Stevenston Point Biodiversity Project

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iain
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Re: Stevenston Point Biodiversity Project

Post by iain » Tue Jun 27, 2017 5:50 pm

The wildflower meadow project at Stevenston Beach Park has taken a large step forward this year, with many hectares being left uncut. At the end of every summer, the grass will be cut and lifted so as to increase the quantity of wildflowers year on year. The wildflower meadows are quite varied. Some areas - especially the seaward-facing slopes - have a short sward rich in yellow Bird’s-foot Trefoil and Red Clover; some areas are damper and support a few orchids; other areas are more lush and grassy.

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5siamese7
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Re: Stevenston Point Biodiversity Project

Post by 5siamese7 » Tue Jun 27, 2017 6:11 pm

Took a walk down there yesterday and thought it was great. Reminded me of the veld and I thought of Breaker Morant. I'm glad they will cut it in the autumn because if they don't next year all the dry grass will be set on fire.

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Re: Stevenston Point Biodiversity Project

Post by Vivc113 » Tue Jun 27, 2017 6:29 pm

Love the last pic especially !!
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morag
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Re: Stevenston Point Biodiversity Project

Post by morag » Tue Jun 27, 2017 7:49 pm

Lovely pics, but makes me so homesick...don't stop!
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GEODGC
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Re: Stevenston Point Biodiversity Project

Post by GEODGC » Wed Jun 28, 2017 5:48 am

iain wrote:
Tue Jun 27, 2017 5:50 pm
The wildflower meadow project at Stevenston Beach Park has taken a large step forward this year, with many hectares being left uncut. At the end of every summer, the grass will be cut and lifted so as to increase the quantity of wildflowers year on year. The wildflower meadows are quite varied. Some areas - especially the seaward-facing slopes - have a short sward rich in yellow Bird’s-foot Trefoil and Red Clover; some areas are damper and support a few orchids; other areas are more lush and grassy.
It might sound like a daft question Iain but what do you mean when you say the grass will be cut and lifted? Are we talking about cutting it right down to the previous length? If so, surely that would be disasterous for any wildlife that has taken up residence there?
I noticed yesterday that a big area has been cut right back at the car park opposite Trelawny Terrace, I assume that the circus is due back in town.
Last edited by Hughie on Wed Jun 28, 2017 10:34 pm, edited 1 time in total.
Reason: Over quoting (images) removed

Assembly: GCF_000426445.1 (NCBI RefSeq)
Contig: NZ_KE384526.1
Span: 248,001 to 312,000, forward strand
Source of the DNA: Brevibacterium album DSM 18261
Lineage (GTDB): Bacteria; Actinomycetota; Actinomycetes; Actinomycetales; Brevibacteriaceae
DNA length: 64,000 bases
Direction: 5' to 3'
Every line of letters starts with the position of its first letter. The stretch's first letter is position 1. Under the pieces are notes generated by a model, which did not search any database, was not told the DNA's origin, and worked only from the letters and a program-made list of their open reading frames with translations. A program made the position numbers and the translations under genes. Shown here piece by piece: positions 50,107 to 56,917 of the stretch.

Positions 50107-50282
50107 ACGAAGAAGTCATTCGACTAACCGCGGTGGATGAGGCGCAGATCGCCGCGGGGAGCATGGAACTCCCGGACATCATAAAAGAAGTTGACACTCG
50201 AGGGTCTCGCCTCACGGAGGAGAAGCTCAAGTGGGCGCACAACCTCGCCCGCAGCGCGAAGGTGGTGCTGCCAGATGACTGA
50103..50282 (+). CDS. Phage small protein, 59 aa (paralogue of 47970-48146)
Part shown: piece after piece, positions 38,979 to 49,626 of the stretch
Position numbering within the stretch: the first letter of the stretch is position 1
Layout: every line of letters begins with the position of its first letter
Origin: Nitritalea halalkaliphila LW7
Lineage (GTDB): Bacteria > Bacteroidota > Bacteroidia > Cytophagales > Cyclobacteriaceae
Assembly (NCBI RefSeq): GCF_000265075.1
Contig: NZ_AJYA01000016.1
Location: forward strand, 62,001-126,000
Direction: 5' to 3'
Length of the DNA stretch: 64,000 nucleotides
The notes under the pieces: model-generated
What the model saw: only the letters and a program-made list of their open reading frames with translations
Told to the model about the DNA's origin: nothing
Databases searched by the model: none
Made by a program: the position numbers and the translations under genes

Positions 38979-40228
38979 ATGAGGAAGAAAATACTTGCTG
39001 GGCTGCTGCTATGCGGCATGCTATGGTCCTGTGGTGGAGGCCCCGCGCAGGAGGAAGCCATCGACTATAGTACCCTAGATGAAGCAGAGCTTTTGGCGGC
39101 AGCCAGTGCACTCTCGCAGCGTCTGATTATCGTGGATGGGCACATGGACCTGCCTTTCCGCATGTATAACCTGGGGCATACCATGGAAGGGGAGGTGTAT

iain
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Re: Stevenston Point Biodiversity Project

Post by iain » Wed Jun 28, 2017 7:21 pm

GEODGC, Sorry, by 'cut and lift' I mean cutting the vegetation and then removing the cuttings (so as to reduce the fertility of the soil, which inhibits grass growth and so allows wildflowers to thrive).

You're right that some wildlife will suffer by having the meadow cut (and cuttings removed). There are various ways to mitigate the damage to wildlife.

1) Cut late in the year, by which time most of the meadow's invertebrates will have completed their lifecycles and will have left the meadow or will be pupating/hibernating at the bases of plants and grasses.
2) Leave cuttings in place for a few days to let any invertebrates in the cuttings crawl away (but I don't think the Council's machine can do this though).
3) Leave some areas uncut all year.
4) Like you say, don't cut right down to the base of the grasses/flowers, cut to a height of 5-10cm.

I'm in the process of arranging a meeting with the relevant Council departments to discuss the issues above and agree a plan for cutting this year.

It is tempting to leave the meadows uncut all year, but most of the site would just become dominated by dense, rank grassland of little value to wildlife. Cutting and lifting every year will result in a year-on-year increase in flower density and diversity and, by extension, wildlife.

You're right, the cut and lift of part of the beach park a few days ago was done to accommodate the footprint of the circus, which is due to arrive this weekend.

Iain

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Re: Stevenston Point Biodiversity Project

Post by GEODGC » Wed Jun 28, 2017 8:00 pm

Thanks for that Iain, very informative.

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Re: Stevenston Point Biodiversity Project

Post by iain » Sun Sep 10, 2017 9:11 am

Recently, we got some funding from Greggs/Central Scotland Green Network to install fencing to rebuild sand dunes at Stevenston Beach Local Nature Reserve. As windblown sand particles blow along the beach, the fence will slow them down and they'll be deposited behind the fence line. Over the next year or two, the accumulation of sand particles should quickly form new dunes. This is the first step in our broader attempts to rebuild the dunes that have been eroded over the years.

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The large wildflower meadow at Stevenston Beach Park was cut a couple of weeks ago and a few days ago the cuttings were mechanically collected. As mentioned previously in this thread, removing the grass cuttings reduces the fertility of the soil, which decreases the vigour of future grass growth, which allows wildflowers to thrive.

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